At on point we were to the left of road with a steep incline. The Yanks had barricaded themselves up well and a high position. On our left was a creek with a 5 foot drop off. To our right the rest of the battalion and King’s battalion. Another two companies deploy beyond the creek. We stood there and fired on the enemy for awhile and quickly realized when somewhat alone in the open don’t have your entire company unload at once. You are very vulnerable. Then comes the command to go forward. We march straight up a steep incline to the road. I told the men to help the man behind you. Everyone did that but they all forgot me. 1st company marched up the road as I was still scrapping and clawing my way up. It was funny.

 

At the top of the hill 1st company is again deployed to the left in a flanking movement. This time when do flank them we have two companies turn and face us and start firing on us. I can move more to the left but I am already 50 yards from the battalion and I only have 12 guys. I decide to stay and wait for help. I wasn’t going to be captured on my first outing as captain.

 

Finally the whole battalion is deployed on the road by company and we start rolling thunder. It knocks those Yanks way back.

 

We then march to this HUGE cotton field. I mean HUGE. Our brigade deploys and engages two different battalions and Cav. We also have a whole other brigade to our right just waiting to eat us alive. On several occasions the Yanks could have rolled us up like a bed roll. Either they are inept or they chose to strictly follow scenario and allowed us to push them across the field. I think they were being nice and just following the scenario.

 

I think they should have tried to capture us and then release so we could get in the 2:00 hours fight.

 

We rested for 30 minutes and move to our main fight, The Hornet’s nest. We march our way toward the noise of the crowd. We form up with a tree line to our front. Of course the tree line had thorns and thistles all in it. Forward we march. We fight the Yanks in our front and our right. They slowly work there way back to the hornet’s nest. We come up on another tree line. Straight through that again with the thorns and thistles and a huge ditch. Now we are in front of the crowd and we Yanks retreating every where. This is when it gets intense again. We are on the far right of the battle line and I can almost reach and grab the Yanks as they retreat/fight. The Col stops right in briar patch. That is not too bad considering what we had been through. It was just a minor unconvinced until he started demanding hits. We said “No”. He marched us forward and the hits just kept on coming. We push forward. Then those dastardly Yanks bring around a mountain howitzer. We are told to retreat back into the ditch. We get to the ditch and decide we have had enough of thorns and thistles and stop in front. The Col is told by General King to take a company and capture that howitzer. He did, but when he charged the whole battalion charged. I tried to stop the men but it was useless. Everyone’s blood was up. We take the cannon and get in some unscripted hand to hand combat. We finally retire from the field. We are to form up behind the tree line. Since, I was the lead captain and very tired of the briars I took the road.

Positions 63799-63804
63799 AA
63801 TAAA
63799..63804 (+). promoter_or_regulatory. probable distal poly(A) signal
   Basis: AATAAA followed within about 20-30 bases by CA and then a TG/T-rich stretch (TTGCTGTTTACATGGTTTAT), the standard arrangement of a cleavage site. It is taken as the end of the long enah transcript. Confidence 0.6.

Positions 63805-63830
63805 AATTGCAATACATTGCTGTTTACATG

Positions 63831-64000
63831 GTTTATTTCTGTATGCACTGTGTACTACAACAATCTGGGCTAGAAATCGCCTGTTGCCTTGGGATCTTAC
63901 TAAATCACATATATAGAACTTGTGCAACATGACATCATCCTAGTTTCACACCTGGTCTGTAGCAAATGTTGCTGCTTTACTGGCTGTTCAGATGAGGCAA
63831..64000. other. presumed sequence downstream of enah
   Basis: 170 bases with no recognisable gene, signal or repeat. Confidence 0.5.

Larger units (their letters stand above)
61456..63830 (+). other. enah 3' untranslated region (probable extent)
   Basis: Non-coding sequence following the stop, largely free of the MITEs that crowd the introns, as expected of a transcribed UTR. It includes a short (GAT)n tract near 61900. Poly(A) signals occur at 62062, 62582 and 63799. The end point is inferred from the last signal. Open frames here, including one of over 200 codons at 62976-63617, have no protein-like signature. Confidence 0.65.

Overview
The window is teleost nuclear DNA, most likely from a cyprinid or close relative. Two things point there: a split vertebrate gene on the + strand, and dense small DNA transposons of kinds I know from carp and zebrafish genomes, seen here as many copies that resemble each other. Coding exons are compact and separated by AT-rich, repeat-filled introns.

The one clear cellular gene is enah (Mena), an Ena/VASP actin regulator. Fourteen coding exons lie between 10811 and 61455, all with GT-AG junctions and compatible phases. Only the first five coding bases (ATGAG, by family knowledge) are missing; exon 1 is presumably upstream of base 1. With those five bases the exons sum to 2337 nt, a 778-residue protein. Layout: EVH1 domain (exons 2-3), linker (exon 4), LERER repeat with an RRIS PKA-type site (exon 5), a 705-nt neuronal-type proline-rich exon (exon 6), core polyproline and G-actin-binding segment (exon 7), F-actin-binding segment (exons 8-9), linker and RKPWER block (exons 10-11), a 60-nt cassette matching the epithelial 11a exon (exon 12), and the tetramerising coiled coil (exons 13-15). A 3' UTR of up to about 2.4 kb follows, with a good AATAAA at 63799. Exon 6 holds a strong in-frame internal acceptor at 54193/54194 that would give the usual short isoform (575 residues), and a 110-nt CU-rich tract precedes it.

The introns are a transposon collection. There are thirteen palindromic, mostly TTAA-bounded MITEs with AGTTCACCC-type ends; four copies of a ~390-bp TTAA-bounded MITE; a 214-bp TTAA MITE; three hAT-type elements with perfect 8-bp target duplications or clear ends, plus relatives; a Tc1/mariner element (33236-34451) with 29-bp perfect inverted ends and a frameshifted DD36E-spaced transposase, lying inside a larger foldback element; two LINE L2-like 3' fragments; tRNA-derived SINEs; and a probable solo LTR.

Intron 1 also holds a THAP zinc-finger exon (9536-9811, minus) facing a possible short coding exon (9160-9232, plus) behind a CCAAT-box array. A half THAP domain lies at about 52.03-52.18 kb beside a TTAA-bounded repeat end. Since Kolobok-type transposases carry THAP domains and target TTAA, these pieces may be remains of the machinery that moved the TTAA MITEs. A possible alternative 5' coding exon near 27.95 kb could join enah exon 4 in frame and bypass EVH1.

We watched the rest of the battle. It was an amazing feat to behold. All those confederates descending on the hornet’s nest front. It was cool. One of the coolest things I have seen in a long time.

 

The night fire of the cannons was fine and the dance was fine, but nothing could have been better the previous two days of fighting.

 

 

*** Sunday ***

Sunday morning was pretty lazy. Everyone was too tired to drill. We had church services. Captain Brian Cox took over as captain of the company did a very fine job. I fell in as a private to add fire power to our company. We form as a battalion and only march a short distance to get into the fight. Once in everything happened quickly. We marched up to the enemy and shot point blank at into there flank, yet somehow they still deployed. We are quickly moved to the rear and with a huge battle line press the enemy one more time. We got close we started firing hot and heavy. Then we started taking some hits. The two cannons blast us and three quarters of the battalion go down. The rest of us withdrew. I as a private am sent forward to recover some of the wounded. We fight on for a little ways and then retreated.

 

It wasn’t much of a fight but I was happy with that. I and the rest of the group were extremely tired. A short fight was fine by me.

 

This is one of those to be remembered.

 

 

I would like to thank the following for coming, each one of you contributed greatly:

 

 1st Sgt Jim “The Wizard” Moran;

 2nd Sgt Scott “Lets flank them” George;

 Chris “I hate rabbits” Warrick;

 Nathan “I can sleep in any position as long as I am close to the fire” Barnett;

 Charles “opossum” Gentry;

 Greg “Rambo mission” Gentry;

 Michael “one blanket” Blewett

 

 

Your Obedient Servant,

 

Captain Daniel Keith

Co E, 4th MO, Inf  CSA

 

 

Make a Free Website with Yola.